After realignment put them in the lower Division I-A last season, the Crusaders were still a run-of-the-mill team. They took third in the Sunset League and were eliminated in the first round of the playoffs.
But everything clicked this season.
Some of the success goes to Fox. When Jake Kothe stepped down as head coach after nearly 15 seasons last year, the school took more than two months to find a new leader. They wanted someone who meshed with the school’s religion-first mentality, and of course, someone who knew football.
They appear to have hit a home run with Fox.
While he had limited experience in coaching, his football background was unquestioned. And he's a preacher at his church.
But Fox, who played collegiate ball at Fresno State and with four NFL teams, is the first to say he’s not the lone reason for the success. Sure, he’s pushed the right buttons and put his players in the position to succeed, but they’ve done the rest.
The players, starting during a summer camp at Fresno State, found something that was previously missing: confidence. From focusing on establishing the run to being aggressive on defense, the team started to take on a new identity. They resembled their coach — tough, willing to do anything to help the team win, and spiritual.
“Vernon has been an absolute blessing in so many aspects,” Kothe said. “He is a great man of character. He is someone I respect and value. He has a gift with working with kids. He has great leadership skills and is such a high-character man of God. It’s hard not to buy-in.”
A solid senior class with the experience from that tough 2011 season has no superstars. They agree they are in this journey together, all deserving credit for their hand in the breakthrough season.
The defense was spectacular against Lowry, and late in the season, led by the likes of linebackers Danny Otuwa and Ben Flandermeyer, defensive end Hayden Solis and defensive back Ricco Gonzales. The offense has been balanced with quarterback Jacob Deaville, receivers DeGeorge, Trent Dolby and Mark Rubalcaba, and with Fabian Lagudi emerging to give them another threat in the running game. Most play both ways; all but Rubalcaba are seniors.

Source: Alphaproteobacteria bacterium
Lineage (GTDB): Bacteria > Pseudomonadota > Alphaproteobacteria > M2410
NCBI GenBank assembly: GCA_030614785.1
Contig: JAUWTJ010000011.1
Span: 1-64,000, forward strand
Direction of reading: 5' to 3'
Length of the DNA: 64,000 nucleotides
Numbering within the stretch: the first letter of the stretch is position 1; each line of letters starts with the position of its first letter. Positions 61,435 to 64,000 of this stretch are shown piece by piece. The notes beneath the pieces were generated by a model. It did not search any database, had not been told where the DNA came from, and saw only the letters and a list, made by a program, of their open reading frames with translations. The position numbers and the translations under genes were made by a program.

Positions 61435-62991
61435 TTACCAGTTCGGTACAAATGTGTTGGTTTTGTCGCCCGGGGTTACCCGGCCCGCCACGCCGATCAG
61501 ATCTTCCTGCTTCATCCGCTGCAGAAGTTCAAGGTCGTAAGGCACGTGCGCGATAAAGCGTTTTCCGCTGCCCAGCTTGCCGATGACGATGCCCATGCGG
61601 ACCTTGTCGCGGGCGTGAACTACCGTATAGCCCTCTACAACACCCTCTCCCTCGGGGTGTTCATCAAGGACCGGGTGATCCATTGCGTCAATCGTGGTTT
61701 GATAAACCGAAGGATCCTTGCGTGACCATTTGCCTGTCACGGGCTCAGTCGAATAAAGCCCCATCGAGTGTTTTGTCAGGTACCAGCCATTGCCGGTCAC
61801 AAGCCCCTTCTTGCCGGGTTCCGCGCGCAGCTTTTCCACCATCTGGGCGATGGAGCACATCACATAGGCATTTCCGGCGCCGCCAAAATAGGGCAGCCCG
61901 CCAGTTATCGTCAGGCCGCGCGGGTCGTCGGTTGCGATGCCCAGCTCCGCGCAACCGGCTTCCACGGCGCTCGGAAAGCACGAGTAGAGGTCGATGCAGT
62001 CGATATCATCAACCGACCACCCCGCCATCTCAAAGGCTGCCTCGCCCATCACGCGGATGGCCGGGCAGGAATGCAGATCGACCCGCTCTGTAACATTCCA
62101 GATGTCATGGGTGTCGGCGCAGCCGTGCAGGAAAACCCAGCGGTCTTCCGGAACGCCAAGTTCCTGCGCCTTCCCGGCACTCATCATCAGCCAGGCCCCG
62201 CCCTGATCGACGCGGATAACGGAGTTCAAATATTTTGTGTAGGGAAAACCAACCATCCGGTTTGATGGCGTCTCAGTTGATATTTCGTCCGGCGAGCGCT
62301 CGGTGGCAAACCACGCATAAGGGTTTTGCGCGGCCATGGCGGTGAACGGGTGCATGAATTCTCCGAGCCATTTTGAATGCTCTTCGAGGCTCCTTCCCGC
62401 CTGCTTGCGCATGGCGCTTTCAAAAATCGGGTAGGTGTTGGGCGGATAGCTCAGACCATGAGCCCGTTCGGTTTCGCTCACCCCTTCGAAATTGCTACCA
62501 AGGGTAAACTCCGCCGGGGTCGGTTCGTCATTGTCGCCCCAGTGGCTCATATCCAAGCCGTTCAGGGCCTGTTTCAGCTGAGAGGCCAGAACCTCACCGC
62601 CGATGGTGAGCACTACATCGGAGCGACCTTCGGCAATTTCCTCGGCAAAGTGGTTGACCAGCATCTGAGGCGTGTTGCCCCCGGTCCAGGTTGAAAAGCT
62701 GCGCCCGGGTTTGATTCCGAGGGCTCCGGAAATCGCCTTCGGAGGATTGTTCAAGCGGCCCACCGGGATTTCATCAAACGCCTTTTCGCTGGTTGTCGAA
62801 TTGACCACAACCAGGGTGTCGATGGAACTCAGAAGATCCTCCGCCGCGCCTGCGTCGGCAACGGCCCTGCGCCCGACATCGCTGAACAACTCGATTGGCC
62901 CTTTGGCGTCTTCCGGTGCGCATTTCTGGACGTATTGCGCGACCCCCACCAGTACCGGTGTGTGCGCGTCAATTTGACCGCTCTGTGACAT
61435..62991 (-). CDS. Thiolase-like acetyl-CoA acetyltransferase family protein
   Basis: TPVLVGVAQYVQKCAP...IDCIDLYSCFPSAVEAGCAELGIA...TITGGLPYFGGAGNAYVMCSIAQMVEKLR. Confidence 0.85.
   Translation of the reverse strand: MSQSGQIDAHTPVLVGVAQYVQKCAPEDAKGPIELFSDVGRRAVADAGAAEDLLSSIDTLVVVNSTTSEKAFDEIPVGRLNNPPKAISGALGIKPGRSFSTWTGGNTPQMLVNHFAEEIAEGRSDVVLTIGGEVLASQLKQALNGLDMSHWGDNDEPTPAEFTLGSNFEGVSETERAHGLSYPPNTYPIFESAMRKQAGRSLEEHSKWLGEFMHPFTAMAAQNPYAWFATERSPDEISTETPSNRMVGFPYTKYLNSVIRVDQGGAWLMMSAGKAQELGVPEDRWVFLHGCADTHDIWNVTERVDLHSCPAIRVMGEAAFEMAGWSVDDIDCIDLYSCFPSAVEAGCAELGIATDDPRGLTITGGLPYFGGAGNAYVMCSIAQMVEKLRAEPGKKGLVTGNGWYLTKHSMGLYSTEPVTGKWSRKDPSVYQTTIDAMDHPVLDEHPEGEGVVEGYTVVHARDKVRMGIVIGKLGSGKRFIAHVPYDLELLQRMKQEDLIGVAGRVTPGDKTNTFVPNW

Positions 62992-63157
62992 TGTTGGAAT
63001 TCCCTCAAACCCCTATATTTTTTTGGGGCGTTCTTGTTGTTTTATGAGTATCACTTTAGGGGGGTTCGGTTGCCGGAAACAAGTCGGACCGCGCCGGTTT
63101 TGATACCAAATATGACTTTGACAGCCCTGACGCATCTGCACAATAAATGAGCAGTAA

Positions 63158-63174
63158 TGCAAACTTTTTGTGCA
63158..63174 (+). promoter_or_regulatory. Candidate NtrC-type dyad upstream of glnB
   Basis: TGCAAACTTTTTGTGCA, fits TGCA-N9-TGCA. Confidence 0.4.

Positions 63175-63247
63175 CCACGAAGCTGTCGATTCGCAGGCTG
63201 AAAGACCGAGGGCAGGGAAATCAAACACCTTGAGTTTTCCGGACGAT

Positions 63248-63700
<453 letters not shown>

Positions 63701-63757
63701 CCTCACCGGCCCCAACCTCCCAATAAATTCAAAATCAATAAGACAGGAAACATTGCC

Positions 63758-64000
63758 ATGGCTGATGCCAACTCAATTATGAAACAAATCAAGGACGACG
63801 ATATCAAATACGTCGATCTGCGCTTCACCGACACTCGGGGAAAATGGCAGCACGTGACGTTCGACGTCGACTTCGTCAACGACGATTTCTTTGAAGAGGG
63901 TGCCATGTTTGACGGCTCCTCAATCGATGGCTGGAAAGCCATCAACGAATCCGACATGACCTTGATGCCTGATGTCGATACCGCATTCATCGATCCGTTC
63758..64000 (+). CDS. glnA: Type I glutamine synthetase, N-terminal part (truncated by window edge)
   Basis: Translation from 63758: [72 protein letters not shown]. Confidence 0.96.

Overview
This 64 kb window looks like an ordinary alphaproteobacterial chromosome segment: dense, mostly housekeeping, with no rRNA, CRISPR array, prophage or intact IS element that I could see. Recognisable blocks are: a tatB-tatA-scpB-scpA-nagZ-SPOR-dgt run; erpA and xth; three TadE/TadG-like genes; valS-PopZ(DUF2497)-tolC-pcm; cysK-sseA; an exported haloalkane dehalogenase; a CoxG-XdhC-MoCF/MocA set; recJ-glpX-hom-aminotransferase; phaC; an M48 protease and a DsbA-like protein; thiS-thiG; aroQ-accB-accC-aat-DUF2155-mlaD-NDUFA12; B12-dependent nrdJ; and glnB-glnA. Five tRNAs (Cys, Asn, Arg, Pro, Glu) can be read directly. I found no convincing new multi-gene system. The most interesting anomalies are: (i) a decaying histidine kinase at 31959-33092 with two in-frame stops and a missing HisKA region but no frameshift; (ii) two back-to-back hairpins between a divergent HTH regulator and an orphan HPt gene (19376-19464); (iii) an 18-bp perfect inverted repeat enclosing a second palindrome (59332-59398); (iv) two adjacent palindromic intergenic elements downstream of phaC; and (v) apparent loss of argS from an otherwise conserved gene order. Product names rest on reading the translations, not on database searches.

And, of course, there is Keenan Smith.
Smith, a senior running back, leads the entire Division I-A with 18 touchdowns, scoring at least one touchdown in 12 of the Crusaders’ 13 games. When they struggled early, he continued to run hard on each play in setting the tone for the rest of the season.
These Crusaders aren’t going to quit.
“From the very beginning I knew we were going to state. I never stopped believing,” said Flandermeyer, who started his Faith Lutheran career in its middle school program as a sixth-grader. “It didn’t look like that when we were 0-2, but that energized us to play harder. We all had faith, to be honest.”
Fox has a few rings from his college playing days when Fresno State went to three straight bowl games, and he played in an NFL playoff game.
Still, he calls last week's semifinal victory his most significant win; part of the reason is his connection to Kothe.
Kothe stayed on staff and has been crucial in helping Fox in his first season. He is widely considered one of the Las Vegas area’s most respected coaches, always getting the most out of his teams at Faith Lutheran despite often working with undersized players.
As soon as time expired against Lowry, the men hugged in celebration. It lasted for minutes — the Godfather of Faith Lutheran football with the man who guided them to their greatest moment.
“Kothe was here to build the foundation of what Crusader football is all about,” Fox said. “I was blessed to walk into something that was already built and established. Like I told the kids when I was introduced to the team, we are riding in the same plane. It’s just a different pilot. One of the great things is I have him as my co-pilot.”